Every year I, like many others I suspect, create a list of new year’s resolutions. Sometimes the list is just in my head – which is a problem in itself – and sometimes I write the resolutions down somewhere. However, again like many other people, I fall short on many of those resolutions. Even more discouraging is the fact it doesn’t take me long to completely abandon many of my goals for the new year. I won’t speak for anyone else, but if I had to guess I’d speculate that I’m not alone in this regard.
Work the System: The Simple Mechanics of Making More and Working Less (Austin, TX: Greenleaf Book Group Press, 2011)
Work The System: The Simple Mechanics of Making More and Working Less, guides the reader in modifying his or her perception of the world, moving from a false vision of chaotic conglomeration, to a more accurate one: that life is an orderly collection of individual linear systems each of which can be improved and perfected. The reader is guided through the process of ”getting” this new vision, and then through the specifics of applying it via a ”system improvement” protocol. For start-ups or existing businesses the methodology is simple, believable, and mechanical; not mystical or theoretical. Carpenter developed this “Systems Mindset” protocol in the business he purchased in 1984 and still owns today. With that company, he moved from an 80-100 hour workweek to a 2 hour workweek, while multiplying his income dozens of times over. He is CEO of an international business consulting firm and several other businesses and non-profits, each operated in the same systems mindset fashion. With a diverse background in engineering, construction, publishing, telecommunications and journalism, he calls his approach a “workingman’s philosophy.” Seeworkthesystem.com/testimonials.
Work the System: The Simple Mechanics of Making More and Working Less will show business owners how to achieve a positive macro result by looking at their business and work on a micro level; by analyzing and refining each of the internal systems, the systems that, added together, comprise the whole business entity. Readers will learn how to tweak this “system of systems” in order to maximize profits, create client loyalty, and develop autonomous employees. The strategies also help individuals dramatically improve performance as well as decrease the stress of being overtaxed and disorganized, ultimately resulting in a substantially shorter work week and a much improved bottom line. See testimonials of readers at workthesystem.com/testimonials.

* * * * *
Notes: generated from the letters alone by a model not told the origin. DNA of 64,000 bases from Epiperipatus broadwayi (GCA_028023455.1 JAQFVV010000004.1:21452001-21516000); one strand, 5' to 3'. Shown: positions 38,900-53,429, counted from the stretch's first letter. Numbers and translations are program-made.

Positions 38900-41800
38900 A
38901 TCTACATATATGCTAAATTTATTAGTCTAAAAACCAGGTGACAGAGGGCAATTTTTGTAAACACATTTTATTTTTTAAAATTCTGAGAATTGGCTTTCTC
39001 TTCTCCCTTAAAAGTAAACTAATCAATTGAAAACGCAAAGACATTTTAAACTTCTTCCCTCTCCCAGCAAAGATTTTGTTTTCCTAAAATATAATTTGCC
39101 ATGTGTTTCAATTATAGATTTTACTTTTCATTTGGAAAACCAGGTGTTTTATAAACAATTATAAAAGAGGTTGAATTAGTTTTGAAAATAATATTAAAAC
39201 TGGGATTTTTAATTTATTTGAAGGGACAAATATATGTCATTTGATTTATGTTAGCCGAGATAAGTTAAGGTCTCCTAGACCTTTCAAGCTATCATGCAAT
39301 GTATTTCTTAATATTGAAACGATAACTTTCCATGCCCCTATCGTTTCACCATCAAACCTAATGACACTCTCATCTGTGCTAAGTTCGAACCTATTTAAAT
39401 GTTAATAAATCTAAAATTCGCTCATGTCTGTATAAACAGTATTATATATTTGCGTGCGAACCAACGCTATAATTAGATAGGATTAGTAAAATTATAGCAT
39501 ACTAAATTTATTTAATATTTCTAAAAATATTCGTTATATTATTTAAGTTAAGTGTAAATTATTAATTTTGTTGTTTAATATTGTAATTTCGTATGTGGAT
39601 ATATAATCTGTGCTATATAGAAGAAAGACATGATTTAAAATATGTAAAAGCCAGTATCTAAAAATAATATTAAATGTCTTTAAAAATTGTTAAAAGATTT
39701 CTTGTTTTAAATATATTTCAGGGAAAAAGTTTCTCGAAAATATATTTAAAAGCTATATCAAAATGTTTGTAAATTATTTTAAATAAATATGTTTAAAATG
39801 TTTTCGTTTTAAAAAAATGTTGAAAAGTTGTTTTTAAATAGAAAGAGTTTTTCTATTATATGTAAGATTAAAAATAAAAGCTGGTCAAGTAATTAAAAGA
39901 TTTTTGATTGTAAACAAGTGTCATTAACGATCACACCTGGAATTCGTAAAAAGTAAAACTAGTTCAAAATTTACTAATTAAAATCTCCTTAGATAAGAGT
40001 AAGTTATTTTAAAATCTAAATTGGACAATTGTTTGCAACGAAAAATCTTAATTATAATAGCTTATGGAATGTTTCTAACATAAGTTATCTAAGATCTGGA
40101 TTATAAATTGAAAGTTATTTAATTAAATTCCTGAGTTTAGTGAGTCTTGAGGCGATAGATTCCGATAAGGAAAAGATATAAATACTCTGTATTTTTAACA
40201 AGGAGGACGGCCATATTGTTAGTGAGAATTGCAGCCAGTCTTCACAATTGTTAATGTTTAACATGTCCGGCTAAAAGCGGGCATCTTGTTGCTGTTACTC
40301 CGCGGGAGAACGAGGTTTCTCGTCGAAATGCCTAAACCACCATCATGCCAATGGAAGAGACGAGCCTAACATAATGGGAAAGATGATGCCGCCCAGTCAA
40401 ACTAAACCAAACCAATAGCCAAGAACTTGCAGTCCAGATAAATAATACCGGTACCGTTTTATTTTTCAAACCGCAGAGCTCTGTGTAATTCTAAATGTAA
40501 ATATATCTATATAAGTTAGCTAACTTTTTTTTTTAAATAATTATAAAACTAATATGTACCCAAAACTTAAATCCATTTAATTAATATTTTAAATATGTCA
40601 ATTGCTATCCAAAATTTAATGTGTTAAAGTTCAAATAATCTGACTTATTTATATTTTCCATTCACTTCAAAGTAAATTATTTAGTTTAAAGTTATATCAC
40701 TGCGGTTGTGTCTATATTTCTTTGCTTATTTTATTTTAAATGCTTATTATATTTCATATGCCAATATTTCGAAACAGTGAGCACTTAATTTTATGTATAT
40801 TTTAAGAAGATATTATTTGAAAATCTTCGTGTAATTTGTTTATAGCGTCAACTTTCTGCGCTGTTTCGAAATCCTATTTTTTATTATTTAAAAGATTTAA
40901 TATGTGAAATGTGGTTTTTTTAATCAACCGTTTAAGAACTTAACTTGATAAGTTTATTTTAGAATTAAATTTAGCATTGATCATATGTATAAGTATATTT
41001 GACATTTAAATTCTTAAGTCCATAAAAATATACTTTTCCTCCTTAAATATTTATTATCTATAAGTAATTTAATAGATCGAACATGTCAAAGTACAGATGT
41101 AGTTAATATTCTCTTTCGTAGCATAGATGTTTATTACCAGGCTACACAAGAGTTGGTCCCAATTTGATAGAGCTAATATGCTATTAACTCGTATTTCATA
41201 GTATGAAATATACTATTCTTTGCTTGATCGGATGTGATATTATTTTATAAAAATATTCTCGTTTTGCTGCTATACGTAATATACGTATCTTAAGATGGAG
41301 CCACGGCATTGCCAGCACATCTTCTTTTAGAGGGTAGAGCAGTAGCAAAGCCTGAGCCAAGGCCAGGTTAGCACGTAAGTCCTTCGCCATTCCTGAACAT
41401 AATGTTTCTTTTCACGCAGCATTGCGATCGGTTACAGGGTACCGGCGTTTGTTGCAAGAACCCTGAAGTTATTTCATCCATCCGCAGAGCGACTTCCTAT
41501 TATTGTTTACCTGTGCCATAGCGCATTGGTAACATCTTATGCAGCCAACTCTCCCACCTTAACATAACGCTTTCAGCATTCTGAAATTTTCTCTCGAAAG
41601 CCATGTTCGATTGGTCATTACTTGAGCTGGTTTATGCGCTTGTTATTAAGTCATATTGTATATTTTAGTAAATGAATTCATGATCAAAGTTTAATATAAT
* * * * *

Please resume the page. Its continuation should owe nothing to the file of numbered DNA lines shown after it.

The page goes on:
My entire life is in my calendar. I can’t imagine not having immediate access, regardless of where I am, to my schedule. That’s why I use a calendar that syncs between my Mac, my iPhone, and my iPad. All I do is enter an appointment on one of my devices and, like magic, it shows up on all my devices. Syncing, of course, is not new. It’s been around quite some time, but it is nonetheless, critical to me – and I suspect many others.
While reliable syncing is a non-negotiable in terms of my scheduling, another key factor is the actual tool itself – the calendar. For quite some time, I’ve used Calendars+ by Readdle. Calendars+ works great. I love it. It has made my life much easier. If you’re a Calendars+ user, you know what I mean. Calendars+ offers lots of advantages over the built-in iOS calendars on the iPhone and iPad.
It seems every time I go online, there’s a new task manager app available. Some to them look pretty good. Some, well… not so much. I’m sure there are some fantastic apps out there to help me manage my To-Dos, but I really don’t want to take the time to learn another system. Don’t get me wrong. I’ve tried lots of other task management solutions. I download the free trial, give it a shot for 30-days, then realize it’s either no better that what I was using or it’s just too complicated and I’m not getting (and may never get) the full benefit of all the product’s bells and whistles.
Today, we’re all busier than ever. Technology has not reduced our workload. In many cases, it has added to the amount we’re expected to accomplish each day. In the midst of our chaotic days, we don’t have to look very hard to find the latest advice regarding how to be more productive. The problem however, is we don’t have the time to learn a new productivity system. So, what do we do?
Do you ever reach the end of a day and feel like you’ve accomplished nothing? It’s a depressing feeling for sure. We hit the ground that morning ready to conquer the world and then, the end of the day arrives, we look back and our To-Do list appears to have actually grown. I hate when that happens. However, over seventy-percent of the time, I can point to one thing that sabotaged my day. That one thing is also what, most often, sabotages your day. What is it?